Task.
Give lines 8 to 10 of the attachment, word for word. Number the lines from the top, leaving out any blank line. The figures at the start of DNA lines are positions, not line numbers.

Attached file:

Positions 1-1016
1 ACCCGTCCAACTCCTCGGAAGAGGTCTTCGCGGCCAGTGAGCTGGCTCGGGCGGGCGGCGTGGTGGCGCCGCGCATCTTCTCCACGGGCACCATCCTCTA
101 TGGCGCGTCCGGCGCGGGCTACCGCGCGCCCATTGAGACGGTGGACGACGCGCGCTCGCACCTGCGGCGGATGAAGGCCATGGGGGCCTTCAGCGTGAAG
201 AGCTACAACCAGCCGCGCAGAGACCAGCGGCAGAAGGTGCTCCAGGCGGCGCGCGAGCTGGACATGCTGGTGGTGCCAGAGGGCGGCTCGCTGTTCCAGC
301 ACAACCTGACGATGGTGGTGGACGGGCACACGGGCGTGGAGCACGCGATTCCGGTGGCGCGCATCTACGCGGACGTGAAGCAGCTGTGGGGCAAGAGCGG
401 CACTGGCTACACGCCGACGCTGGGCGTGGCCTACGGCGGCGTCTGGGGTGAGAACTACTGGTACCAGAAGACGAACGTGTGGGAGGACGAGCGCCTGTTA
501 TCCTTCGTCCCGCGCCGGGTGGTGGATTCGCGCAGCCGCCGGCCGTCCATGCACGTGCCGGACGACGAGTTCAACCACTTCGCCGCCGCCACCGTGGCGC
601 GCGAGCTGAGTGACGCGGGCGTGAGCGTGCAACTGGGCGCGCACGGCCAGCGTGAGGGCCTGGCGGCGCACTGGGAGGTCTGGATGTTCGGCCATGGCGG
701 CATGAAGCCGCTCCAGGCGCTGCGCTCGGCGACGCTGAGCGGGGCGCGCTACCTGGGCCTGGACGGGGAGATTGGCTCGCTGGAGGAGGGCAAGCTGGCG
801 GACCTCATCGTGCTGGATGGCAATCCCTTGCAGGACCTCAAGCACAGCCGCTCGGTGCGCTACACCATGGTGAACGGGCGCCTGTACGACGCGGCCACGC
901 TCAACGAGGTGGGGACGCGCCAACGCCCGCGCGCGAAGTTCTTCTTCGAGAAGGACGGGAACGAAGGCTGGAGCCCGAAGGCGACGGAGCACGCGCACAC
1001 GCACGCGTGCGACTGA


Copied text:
601 GCGAGCTGAGTGACGCGGGCGTGAGCGTGCAACTGGGCGCGCACGGCCAGCGTGAGGGCCTGGCGGCGCACTGGGAGGTCTGGATGTTCGGCCATGGCGG
701 CATGAAGCCGCTCCAGGCGCTGCGCTCGGCGACGCTGAGCGGGGCGCGCTACCTGGGCCTGGACGGGGAGATTGGCTCGCTGGAGGAGGGCAAGCTGGCG
801 GACCTCATCGTGCTGGATGGCAATCCCTTGCAGGACCTCAAGCACAGCCGCTCGGTGCGCTACACCATGGTGAACGGGCGCCTGTACGACGCGGCCACGC